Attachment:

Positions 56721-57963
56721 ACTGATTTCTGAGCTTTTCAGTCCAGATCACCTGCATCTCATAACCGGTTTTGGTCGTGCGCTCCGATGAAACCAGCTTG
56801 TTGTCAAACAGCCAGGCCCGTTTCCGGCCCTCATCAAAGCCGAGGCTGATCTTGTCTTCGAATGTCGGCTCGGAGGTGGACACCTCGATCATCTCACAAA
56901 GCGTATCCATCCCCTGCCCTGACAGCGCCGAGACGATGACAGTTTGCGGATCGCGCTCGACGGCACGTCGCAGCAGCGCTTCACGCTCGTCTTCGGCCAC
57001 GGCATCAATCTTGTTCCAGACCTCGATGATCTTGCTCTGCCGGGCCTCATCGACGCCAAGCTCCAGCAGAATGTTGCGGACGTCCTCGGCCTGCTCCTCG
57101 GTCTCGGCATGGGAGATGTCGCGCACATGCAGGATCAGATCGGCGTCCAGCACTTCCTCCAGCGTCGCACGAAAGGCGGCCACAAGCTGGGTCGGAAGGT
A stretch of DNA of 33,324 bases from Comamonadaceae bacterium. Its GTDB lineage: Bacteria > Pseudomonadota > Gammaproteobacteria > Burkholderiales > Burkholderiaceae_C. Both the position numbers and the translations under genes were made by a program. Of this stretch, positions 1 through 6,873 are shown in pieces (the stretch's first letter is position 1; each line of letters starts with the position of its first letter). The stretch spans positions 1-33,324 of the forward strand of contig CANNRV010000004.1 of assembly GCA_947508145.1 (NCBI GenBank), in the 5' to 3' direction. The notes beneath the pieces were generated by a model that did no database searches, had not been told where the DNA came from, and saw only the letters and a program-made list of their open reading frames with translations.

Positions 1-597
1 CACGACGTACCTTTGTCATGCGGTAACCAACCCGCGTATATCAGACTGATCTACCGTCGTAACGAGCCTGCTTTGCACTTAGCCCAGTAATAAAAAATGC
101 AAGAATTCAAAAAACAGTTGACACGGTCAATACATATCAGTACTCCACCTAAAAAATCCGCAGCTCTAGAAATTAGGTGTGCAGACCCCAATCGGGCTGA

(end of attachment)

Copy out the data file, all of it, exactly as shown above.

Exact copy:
Positions 56721-57963
56721 ACTGATTTCTGAGCTTTTCAGTCCAGATCACCTGCATCTCATAACCGGTTTTGGTCGTGCGCTCCGATGAAACCAGCTTG
56801 TTGTCAAACAGCCAGGCCCGTTTCCGGCCCTCATCAAAGCCGAGGCTGATCTTGTCTTCGAATGTCGGCTCGGAGGTGGACACCTCGATCATCTCACAAA
56901 GCGTATCCATCCCCTGCCCTGACAGCGCCGAGACGATGACAGTTTGCGGATCGCGCTCGACGGCACGTCGCAGCAGCGCTTCACGCTCGTCTTCGGCCAC
57001 GGCATCAATCTTGTTCCAGACCTCGATGATCTTGCTCTGCCGGGCCTCATCGACGCCAAGCTCCAGCAGAATGTTGCGGACGTCCTCGGCCTGCTCCTCG
57101 GTCTCGGCATGGGAGATGTCGCGCACATGCAGGATCAGATCGGCGTCCAGCACTTCCTCCAGCGTCGCACGAAAGGCGGCCACAAGCTGGGTCGGAAGGT
A stretch of DNA of 33,324 bases from Comamonadaceae bacterium. Its GTDB lineage: Bacteria > Pseudomonadota > Gammaproteobacteria > Burkholderiales > Burkholderiaceae_C. Both the position numbers and the translations under genes were made by a program. Of this stretch, positions 1 through 6,873 are shown in pieces (the stretch's first letter is position 1; each line of letters starts with the position of its first letter). The stretch spans positions 1-33,324 of the forward strand of contig CANNRV010000004.1 of assembly GCA_947508145.1 (NCBI GenBank), in the 5' to 3' direction. The notes beneath the pieces were generated by a model that did no database searches, had not been told where the DNA came from, and saw only the letters and a program-made list of their open reading frames with translations.

Positions 1-597
1 CACGACGTACCTTTGTCATGCGGTAACCAACCCGCGTATATCAGACTGATCTACCGTCGTAACGAGCCTGCTTTGCACTTAGCCCAGTAATAAAAAATGC
101 AAGAATTCAAAAAACAGTTGACACGGTCAATACATATCAGTACTCCACCTAAAAAATCCGCAGCTCTAGAAATTAGGTGTGCAGACCCCAATCGGGCTGA